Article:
"There is, however, reserved, from the lands above ceded for the use and occupation of the aforesaid confederated tribes and bands of Indians, the tract of land included within the following boundaries, to wit:  Commencing on the Yakima River, at the mouth of the Attah-nam River; thence westerly along  [[Orig. Op. Page 3]] said Attah-nam River to the forks; thence along the southern tributary to the Cascade Mountains; thence southerly along the main ridge of said mountains, passing south and east of Mount Adams, to the spur whence flows the waters of the Klickitat and Pisco Rivers; thence down said spur to the divide between the waters of said rivers; thence along said divide to the divide separating the waters of the Satass River from those flowing into the Columbia River; thence along said divide to the main Yakima, eight miles below the mouth of the Satass River; and thence up the Yakima River to the place of beginning."

            Certain fishing rights were reserved to the Yakimas in Article 3 of the treaty.  They include:

            "The exclusive right of taking fish in all the streams, where running through or bordering said reservation, is further secured to said confederated tribes and bands of Indians, as also the right of taking fish at all usual and accustomed places, in common with the citizens of the Territory, and of erecting temporary buildings for curing them; . . ."

            The question resolves itself into an interpretation of the meaning of the foregoing section of the treaty.  It is clear that the Yakima River forms a boundary of the reservation.  The treaty gives the Indians "The exclusive right of taking fish in all streams, where running through or bordering said reservation, . . ."  (Emphasis supplied.)

            The Yakima River borders the reservation at the place covered by the department of fisheries' regulation, the river is clearly within the "where" qualification of the foregoing.

            The word "exclusive" lends itself, in this context, to no interpretation.  As the United States Supreme Court said in Vicksburg v. Vicksburg Waterworks Co., 202 U.S. 453, 470 (1906):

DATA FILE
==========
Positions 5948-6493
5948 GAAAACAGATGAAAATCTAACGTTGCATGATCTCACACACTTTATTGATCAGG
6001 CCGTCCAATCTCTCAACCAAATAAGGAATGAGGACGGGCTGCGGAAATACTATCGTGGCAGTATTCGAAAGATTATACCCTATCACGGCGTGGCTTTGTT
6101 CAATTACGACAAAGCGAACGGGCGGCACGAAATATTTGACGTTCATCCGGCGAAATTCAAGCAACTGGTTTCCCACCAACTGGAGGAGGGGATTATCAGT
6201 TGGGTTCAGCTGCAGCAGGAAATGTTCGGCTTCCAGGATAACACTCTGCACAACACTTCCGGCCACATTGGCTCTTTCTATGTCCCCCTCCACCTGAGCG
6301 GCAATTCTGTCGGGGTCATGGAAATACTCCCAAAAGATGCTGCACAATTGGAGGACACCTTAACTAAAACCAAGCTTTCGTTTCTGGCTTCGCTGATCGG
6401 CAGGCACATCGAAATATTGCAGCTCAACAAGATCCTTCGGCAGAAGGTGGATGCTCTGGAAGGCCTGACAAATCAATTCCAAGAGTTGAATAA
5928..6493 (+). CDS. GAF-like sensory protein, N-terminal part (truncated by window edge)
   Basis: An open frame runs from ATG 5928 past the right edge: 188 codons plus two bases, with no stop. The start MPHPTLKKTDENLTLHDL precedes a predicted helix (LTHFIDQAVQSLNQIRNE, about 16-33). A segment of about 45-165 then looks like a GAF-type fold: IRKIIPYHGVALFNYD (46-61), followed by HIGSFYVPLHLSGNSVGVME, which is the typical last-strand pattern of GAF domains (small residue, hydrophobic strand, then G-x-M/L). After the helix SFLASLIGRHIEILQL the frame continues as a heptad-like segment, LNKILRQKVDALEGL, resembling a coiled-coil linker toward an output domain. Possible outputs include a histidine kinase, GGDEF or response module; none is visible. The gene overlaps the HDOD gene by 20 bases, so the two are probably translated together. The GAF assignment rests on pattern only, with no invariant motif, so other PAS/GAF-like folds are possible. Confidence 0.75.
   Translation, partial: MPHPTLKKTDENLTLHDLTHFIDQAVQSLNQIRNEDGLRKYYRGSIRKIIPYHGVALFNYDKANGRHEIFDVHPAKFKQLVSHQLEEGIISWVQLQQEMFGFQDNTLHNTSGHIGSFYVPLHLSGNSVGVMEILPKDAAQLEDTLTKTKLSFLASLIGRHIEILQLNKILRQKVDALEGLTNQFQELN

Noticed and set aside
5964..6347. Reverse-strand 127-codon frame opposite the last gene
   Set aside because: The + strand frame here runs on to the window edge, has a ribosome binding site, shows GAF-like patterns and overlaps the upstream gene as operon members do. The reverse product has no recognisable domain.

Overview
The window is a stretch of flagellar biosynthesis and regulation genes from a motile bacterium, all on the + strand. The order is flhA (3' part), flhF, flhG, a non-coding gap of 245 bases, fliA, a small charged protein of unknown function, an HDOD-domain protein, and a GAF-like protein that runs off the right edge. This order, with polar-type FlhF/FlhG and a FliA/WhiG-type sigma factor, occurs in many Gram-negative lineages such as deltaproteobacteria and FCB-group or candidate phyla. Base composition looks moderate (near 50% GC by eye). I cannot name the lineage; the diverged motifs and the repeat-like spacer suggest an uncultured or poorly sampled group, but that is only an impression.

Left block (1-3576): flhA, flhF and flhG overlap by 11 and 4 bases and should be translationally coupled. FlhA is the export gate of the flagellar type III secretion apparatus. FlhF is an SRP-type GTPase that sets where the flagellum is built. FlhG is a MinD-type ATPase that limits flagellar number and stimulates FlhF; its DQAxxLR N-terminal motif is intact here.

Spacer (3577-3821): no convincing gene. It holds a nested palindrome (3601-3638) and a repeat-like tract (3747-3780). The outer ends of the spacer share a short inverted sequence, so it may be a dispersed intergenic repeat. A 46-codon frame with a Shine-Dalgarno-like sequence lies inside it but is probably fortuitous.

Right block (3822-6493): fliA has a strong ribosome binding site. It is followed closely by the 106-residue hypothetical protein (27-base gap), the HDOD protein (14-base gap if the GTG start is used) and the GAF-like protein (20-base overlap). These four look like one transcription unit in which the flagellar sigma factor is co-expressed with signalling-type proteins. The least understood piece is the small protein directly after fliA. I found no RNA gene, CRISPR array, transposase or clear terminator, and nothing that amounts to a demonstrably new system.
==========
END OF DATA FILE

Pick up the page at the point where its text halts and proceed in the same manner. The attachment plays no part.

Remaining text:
"The term 'exclusive' is so plain that little additional light can be gained by resort to the lexicons. . . ."

             [[Orig. Op. Page 4]]

            It is defined in Webster's New Twentieth Century Dictionary (Unabridged 1961 ed.), in part, as follows:

            "1. excluding all others; shutting out other considerations, happenings, existences, occupations, etc; . . .

            "2. having the tendency or power to exclude all others.

            "3. . .

            "4. not shared or divided; sole; single; as, an exclusive right to sell something.

            "5. excluding certain people or groups for social or economic reasons."

            Black's Law Dictionary (4th ed.) defines "exclusive" as:

            ". . . Shutting out; debarring from interference or participation; vested in one person alone. . . ."

            Black's defines "exclusive right" as:

            "An exclusive right is one which only the grantee thereof can exercise, and from which all others are prohibited or shut out."  CitingDowie v. City of Renton, 162 Wash. 181, 298 Pac. 454 (1931).

            See, also,U. S. v. Payne, 264 U.S. 446 (1924).

            The department, in its regulation, purports to allow fishing by others than members of the confederated tribes and bands with whom the treaty was made; in other words, it would establish a common rather than an exclusive fishery, as provided by the treaty.  It is clear from the treaty, that only members of such Indian tribes and bands may fish in that stretch of the river that forms a part of the reservation boundary.  And, in so far as the department of fisheries' regulation purports to allow a fishery in such places by nonmembers, it conflicts with Article III of the Treaty of 1855, and must fall by reason of the supremacy clause of the United States Constitution.

             [[Orig. Op. Page 5]]

            We trust the foregoing will be of assistance to you.

Very truly yours,

Attorney General

Assistant Attorney General